For Clemson, this is a big recruiting year for wide receivers.
Big in terms of quality, quantity, and in continuing a seamless flow of dynamic, playmaking wide-outs that Chad Morris needs to make his offense hum.
The Tigers loaded up in 2011 with the nation's top-rated class, headlined by Sammy Watkins, Martavis Bryant and Charone Peake, and also including first-year freshman contributor Adam Humphries and Stanton Seckinger, who is now transitioning to the tight end position.
Last recruiting cycle the Tiger coaching staff limited themselves to just one wide-out - Germone Hopper - while passing on several outstanding prospects they could have had only by offering.
After the 2012 season, the Tigers will lose just one mainstay - Jaron Brown. After the 2013 season, there's every reason to expect Sammy Watkins to be an early entry into the NFL draft.
Watkins, Bryant, Peake and Humphries will be juniors in 2013; Hopper will be a sophomore, or redshirt freshman, depending on whether he redshirts next fall; and whoever the Tigers sign this cycle will be first-year freshmen.
On Sunday, Clemson took its first step toward assembling its 2013 wide receiver recruiting class when Ryan Jenkins, a 5-10, 180-pounder and the brother of current Clemson cornerback Martin Jenkins, committed to the Tigers after narrowing his choices to Clemson and Oklahoma State.
Clemson's relationship with the Jenkins brothers is a result of former defensive coordinator Kevin Steele's relationship with their father, Lee, who he knew from his time at Tennessee.
Martin was a 5-9, 165-pound 'tweener' with few college offers when Clemson took a chance three years ago. Now, though still undersized, he may well begin the 2012 season as a starting corner for new defensive coordinator Brent Venables.
When Clemson offered Ryan Jenkins months ago, it was taking the same sort of chance.
Until April, Ryan - from Clemson's perspective - was Martin's little brother. That changed when Ryan attended Nike's training session at Buford, Ga., won MVP honors among a stellar group of wide receivers and suddenly became one of the Southeast's most coveted receiver prospects.
He followed up the Nike camp with a string of impressive camp-setting performances, and over the course of the spring zeroed in on Clemson and Oklahoma State as his schools of choice.
Jenkins, as a prospect, doesn't fit the mold of four-star wide receiver (which he's rated by both ESPN and 247Sports). He's small and has merely better-than-average speed. But what Jenkins showed during his spring camp workouts was impressive quickness, precise route-running ability, and a sure-handed ability to catch the football.
Jenkins spent a lot of time on Clemson's campus this spring and early summer. He liked what he saw; and the Tigers' coaches felt the same.
His commitment Sunday evening on national TV at Nike's 'The Opening' in Beaverton, Oregon came as no surprise. And as a result, Clemson is off and running on assembling an impressive 2013 wide receiver recruiting class.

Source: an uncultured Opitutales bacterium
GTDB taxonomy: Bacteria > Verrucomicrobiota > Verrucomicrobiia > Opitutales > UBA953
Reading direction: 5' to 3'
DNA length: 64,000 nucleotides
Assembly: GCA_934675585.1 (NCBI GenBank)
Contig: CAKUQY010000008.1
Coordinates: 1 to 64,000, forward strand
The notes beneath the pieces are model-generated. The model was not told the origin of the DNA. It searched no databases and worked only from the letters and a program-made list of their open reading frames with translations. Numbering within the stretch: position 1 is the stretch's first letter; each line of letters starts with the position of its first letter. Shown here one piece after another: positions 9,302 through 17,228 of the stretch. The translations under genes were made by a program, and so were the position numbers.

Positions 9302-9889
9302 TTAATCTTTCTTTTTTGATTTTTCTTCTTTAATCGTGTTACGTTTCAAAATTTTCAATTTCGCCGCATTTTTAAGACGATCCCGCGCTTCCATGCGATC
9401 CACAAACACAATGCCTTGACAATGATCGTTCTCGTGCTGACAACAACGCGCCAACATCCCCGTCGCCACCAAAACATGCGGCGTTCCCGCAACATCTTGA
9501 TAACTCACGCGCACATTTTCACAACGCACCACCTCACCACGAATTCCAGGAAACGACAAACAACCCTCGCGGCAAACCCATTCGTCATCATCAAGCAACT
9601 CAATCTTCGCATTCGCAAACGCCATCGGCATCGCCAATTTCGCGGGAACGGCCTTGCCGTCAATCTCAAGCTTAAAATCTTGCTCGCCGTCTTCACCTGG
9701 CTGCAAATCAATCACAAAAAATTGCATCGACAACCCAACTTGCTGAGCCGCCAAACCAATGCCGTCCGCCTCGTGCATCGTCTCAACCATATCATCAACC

With one in the fold, look for the next two slots to fill up quickly.
Following are the takes of several recruiting analysts on what Jenkins brings to Clemson's table:
Scout's Chad Simmons: "Jenkins is all about speed and quickness, he has both. He is quick off the line, he is very elusive in space, and he has the speed to catch the short pass and take it the distance. Is he limited because of his size? That is a concern some may have, but he is strong, he plays physical, and he can be used in multiple ways. He is a solid route-runner and he has very strong hands too."
ESPN's Tom Luginbill: What (Jenkins) lacks in overall top end speed, he more than makes up for in quickness and sudden change of direction especially as a route-runner. Clemson is getting a guy that is an ideal slot for the their offense. He can be employed in the run game, screen game and on underneath concepts that get him the ball in space. He is a different type of wide receiver than what they currently have in dimension and skill set."
Rivals' Mike Farrell (reporting from The Opening): 'Jenkins is a very quick receiver who also changes direction well and can work the middle of the field with efficiency. While he doesn't do anything great, he does a lot of the little things that go unnoticed. He had a big day with some key catches and a touchdown grab, but his biggest moment came when he made a verbal commitment to Clemson on national television."
Atlanta Journal-Constitution (quoting Lassiter High coach Jeb Irwin): “Having talked with his parents, they like what is going on at Clemson. His brother is at Clemson, and Ryan was exposed early to that environment. His family has a lot of respect for Coach (Dabo Swinney) I think they feel very comfortable there with the family atmosphere...Ryan handled the recruiting process very well, as did Clemson... I think Clemson is getting someone who develops into a very good wide receiver, probably at the slot. The sky is the limit for him.”